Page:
Zamule Stephanie

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  • Article
    Development of a Bachelor of Science in Toxicology Program at a Liberal Arts College
    (Journal of Toxicological Education, 2013) Zamule, Stephanie
    Nazareth College, an independent, primarily undergraduate institution serving approximately 2,900 students, has recently developed a bachelor of science in toxicology program designed to prepare students for entry into careers in industry, government, or academia or for further study in graduate or health professional programs. The strong life sciences foundation courses and the variety of upper-level biology and chemistry electives already in existence at the College necessitated the development of only three new courses for the major – Principles of Toxicology, Ecotoxicology, and Cellular Toxicology. The program, including curriculum development, course design, and approval by both the College and New York State, took two years to develop. In its first year in existence, the program has attracted nine majors and the first course in the toxicology sequence, Principles of Toxicology, has become one of the most popular life sciences electives at the College.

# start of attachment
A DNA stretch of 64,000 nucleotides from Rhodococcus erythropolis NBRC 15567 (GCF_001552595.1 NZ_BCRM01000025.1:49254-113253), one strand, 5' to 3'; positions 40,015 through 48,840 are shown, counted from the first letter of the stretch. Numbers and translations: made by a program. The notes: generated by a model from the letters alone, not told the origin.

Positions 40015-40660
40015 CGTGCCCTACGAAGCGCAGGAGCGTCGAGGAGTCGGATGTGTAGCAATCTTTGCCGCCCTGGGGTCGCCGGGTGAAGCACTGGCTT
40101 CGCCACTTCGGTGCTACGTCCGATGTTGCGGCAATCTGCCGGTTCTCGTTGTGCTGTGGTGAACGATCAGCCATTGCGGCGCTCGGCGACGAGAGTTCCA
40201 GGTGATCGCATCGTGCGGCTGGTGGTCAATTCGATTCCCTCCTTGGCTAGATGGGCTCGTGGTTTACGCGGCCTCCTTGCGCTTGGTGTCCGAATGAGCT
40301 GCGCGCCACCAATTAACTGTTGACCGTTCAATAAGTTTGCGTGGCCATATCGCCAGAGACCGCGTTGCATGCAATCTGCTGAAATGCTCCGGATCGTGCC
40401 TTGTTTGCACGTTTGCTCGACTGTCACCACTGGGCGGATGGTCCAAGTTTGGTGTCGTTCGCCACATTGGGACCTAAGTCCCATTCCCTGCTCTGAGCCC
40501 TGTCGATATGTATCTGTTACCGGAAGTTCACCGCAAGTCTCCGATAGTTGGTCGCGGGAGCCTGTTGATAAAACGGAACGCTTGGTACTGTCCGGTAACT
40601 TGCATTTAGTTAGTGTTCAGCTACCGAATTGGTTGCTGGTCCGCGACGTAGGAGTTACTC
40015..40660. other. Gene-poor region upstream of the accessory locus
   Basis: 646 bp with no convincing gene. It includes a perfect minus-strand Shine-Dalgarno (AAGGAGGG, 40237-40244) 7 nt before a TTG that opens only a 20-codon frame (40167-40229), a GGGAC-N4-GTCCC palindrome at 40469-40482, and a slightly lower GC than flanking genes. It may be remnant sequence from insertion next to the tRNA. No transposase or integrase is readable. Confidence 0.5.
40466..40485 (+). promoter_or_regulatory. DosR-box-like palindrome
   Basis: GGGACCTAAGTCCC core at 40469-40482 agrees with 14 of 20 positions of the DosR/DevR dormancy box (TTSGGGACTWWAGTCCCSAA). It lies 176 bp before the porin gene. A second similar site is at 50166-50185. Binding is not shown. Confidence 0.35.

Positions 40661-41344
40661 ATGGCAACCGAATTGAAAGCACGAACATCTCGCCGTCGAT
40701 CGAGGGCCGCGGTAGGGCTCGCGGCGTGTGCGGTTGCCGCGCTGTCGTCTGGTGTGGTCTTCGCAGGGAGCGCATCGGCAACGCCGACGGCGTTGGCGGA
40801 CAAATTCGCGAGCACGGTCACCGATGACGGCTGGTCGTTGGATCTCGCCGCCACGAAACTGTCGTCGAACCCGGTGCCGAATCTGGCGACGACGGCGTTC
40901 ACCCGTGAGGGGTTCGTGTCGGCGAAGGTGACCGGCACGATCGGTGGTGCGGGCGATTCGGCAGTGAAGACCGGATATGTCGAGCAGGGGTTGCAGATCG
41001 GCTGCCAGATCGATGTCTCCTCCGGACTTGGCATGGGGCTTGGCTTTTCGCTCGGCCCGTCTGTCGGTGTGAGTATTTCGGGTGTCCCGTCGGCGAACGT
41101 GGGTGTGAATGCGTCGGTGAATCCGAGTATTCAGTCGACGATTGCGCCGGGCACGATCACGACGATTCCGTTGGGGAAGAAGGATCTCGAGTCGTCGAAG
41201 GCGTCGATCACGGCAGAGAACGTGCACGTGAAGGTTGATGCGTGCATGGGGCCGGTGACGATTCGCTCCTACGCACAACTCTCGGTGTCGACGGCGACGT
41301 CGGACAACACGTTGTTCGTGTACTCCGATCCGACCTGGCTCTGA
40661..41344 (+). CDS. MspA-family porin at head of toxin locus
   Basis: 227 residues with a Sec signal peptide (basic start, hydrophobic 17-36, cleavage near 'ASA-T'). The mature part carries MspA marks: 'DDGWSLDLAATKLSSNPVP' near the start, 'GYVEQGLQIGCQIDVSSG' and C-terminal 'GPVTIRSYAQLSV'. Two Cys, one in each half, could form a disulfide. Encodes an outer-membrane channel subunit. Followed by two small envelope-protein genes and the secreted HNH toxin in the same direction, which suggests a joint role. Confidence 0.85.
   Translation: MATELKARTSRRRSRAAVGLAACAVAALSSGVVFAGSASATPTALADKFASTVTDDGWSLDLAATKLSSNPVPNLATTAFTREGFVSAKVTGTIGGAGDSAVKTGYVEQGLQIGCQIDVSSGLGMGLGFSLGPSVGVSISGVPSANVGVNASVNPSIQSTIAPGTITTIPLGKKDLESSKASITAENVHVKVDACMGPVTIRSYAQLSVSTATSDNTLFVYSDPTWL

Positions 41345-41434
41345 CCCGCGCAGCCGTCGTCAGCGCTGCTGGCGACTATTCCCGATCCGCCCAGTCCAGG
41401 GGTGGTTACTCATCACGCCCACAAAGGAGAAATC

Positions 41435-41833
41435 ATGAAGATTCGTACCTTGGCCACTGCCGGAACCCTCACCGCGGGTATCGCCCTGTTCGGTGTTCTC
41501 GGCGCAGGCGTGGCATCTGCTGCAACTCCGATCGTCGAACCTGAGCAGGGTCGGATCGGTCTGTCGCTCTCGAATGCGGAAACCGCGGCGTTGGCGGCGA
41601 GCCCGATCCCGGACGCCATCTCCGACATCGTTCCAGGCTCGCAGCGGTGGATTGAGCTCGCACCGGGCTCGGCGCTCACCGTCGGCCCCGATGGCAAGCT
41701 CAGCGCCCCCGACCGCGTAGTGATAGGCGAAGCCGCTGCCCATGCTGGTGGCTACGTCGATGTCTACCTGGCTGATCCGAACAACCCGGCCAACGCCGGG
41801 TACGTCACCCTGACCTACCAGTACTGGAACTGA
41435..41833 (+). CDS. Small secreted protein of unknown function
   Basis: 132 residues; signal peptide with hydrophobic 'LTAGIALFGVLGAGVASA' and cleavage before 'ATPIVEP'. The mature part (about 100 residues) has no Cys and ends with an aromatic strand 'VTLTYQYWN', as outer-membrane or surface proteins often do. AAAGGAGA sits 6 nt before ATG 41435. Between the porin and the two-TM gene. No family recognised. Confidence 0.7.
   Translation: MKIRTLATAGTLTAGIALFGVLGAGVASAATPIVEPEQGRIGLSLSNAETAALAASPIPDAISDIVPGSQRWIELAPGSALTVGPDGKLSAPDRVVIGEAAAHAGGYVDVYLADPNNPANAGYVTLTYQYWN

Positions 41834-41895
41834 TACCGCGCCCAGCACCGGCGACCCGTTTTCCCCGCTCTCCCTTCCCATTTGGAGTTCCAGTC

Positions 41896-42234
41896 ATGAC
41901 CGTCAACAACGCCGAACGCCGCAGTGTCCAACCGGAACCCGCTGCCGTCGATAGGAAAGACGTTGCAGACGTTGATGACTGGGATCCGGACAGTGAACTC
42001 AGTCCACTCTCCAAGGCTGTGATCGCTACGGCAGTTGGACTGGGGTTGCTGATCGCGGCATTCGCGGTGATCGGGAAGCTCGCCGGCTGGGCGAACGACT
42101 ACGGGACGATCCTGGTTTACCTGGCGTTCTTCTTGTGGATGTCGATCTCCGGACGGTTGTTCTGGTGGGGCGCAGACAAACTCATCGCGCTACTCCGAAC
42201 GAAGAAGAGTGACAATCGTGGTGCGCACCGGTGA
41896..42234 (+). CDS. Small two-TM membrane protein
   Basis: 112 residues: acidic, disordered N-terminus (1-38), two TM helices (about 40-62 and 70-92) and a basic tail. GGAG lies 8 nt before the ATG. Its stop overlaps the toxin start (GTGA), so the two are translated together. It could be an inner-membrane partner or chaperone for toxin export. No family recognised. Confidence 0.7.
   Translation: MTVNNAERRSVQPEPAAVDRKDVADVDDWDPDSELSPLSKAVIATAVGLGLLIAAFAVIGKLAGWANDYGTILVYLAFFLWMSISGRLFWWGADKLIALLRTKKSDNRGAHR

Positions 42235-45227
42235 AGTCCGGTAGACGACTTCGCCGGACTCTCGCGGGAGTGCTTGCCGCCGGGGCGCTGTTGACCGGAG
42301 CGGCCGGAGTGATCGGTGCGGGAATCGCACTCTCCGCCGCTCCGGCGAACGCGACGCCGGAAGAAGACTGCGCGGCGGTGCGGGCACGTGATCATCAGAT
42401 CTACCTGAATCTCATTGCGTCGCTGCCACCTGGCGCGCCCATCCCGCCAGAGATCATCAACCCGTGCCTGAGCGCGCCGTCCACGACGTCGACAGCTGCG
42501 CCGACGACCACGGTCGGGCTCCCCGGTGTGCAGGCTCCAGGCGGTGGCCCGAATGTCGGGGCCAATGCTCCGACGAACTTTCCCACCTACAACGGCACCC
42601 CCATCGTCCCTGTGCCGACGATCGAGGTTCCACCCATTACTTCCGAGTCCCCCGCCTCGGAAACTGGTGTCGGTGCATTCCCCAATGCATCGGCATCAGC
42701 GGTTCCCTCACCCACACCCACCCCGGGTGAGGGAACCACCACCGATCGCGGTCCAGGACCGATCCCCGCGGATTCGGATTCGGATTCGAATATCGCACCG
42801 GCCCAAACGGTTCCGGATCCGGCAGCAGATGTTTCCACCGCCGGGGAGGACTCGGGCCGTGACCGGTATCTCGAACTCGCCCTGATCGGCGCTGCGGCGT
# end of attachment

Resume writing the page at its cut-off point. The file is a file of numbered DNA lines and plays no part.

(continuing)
• Article
    An Undergraduate Toxicology Seminar Focusing on Ethical Reasoning and Communication Skill Development
    ( 2020-05-24) Zamule, Stephanie
    The development of an undergraduate major in toxicology at Nazareth College provided the opportunity to develop a one-credit Principles of Toxicology Seminar designed to address ethical reasoning skills and communication (both oral and written), areas which can be challenging to address in traditional courses and which have been noted to be areas of deficiency in toxicology graduates. The seminar is a co-requisite to Principles of Toxicology, the introductory course in the major, and is built around the study of 5-7 environmental issues selected by the students. The issues are introduced through readings, documentaries, and student small group oral “environmental issue presentations.” Students then write “policy papers” through which they survey the primary literature to determine the health effects of the chemical(s) implicated in the issue and make a determination of whether they believe the data support the current exposure limits set by regulatory agencies. Student evaluations of the seminar using the IDEA metric indicate substantial progress on objectives related to critical thinking and oral and written communication skill development, among others, as well as overall very positive views on the seminar itself and the field of toxicology. Thus, this seminar may serve as a pedagogical model of a course that engages students with real-world environmental issues of interest to them, while facilitating the development of the ethical reasoning and communication skills that can be challenging to address in the traditional curriculum.